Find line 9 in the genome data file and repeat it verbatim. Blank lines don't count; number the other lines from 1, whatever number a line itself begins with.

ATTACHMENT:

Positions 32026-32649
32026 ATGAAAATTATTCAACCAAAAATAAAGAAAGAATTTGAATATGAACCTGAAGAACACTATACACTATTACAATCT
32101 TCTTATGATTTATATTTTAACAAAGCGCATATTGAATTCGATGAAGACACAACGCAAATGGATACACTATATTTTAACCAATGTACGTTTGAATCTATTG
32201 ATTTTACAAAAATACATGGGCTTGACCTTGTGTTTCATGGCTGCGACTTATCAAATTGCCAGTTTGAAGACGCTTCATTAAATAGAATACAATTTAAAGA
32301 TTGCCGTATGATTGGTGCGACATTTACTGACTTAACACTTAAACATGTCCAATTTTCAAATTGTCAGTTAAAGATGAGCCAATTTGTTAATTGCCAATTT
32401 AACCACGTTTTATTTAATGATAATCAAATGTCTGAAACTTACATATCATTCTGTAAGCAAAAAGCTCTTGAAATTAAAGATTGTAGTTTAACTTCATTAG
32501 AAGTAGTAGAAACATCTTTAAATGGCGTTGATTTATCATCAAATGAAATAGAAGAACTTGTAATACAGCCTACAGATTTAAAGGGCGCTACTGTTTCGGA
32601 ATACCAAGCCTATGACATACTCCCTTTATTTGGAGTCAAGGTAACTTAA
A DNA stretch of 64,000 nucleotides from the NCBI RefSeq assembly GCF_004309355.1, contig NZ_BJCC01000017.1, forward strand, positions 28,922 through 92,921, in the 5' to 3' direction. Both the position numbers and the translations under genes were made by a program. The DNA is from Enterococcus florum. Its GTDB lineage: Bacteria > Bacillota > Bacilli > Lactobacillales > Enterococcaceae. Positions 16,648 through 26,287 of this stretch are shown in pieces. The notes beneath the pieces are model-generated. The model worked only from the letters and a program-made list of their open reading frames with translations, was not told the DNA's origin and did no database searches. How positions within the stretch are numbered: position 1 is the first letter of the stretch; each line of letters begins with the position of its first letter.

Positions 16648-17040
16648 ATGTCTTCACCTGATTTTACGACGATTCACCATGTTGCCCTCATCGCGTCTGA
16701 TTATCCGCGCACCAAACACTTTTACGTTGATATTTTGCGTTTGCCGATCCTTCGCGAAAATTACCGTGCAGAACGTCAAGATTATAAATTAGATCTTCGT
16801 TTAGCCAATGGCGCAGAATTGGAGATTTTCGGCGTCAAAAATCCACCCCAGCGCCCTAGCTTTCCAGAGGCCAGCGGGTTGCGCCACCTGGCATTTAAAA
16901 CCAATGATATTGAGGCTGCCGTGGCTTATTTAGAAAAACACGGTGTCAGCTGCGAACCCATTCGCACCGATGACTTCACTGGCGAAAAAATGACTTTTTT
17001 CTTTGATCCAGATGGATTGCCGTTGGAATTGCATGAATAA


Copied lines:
A DNA stretch of 64,000 nucleotides from the NCBI RefSeq assembly GCF_004309355.1, contig NZ_BJCC01000017.1, forward strand, positions 28,922 through 92,921, in the 5' to 3' direction. Both the position numbers and the translations under genes were made by a program. The DNA is from Enterococcus florum. Its GTDB lineage: Bacteria > Bacillota > Bacilli > Lactobacillales > Enterococcaceae. Positions 16,648 through 26,287 of this stretch are shown in pieces. The notes beneath the pieces are model-generated. The model worked only from the letters and a program-made list of their open reading frames with translations, was not told the DNA's origin and did no database searches. How positions within the stretch are numbered: position 1 is the first letter of the stretch; each line of letters begins with the position of its first letter.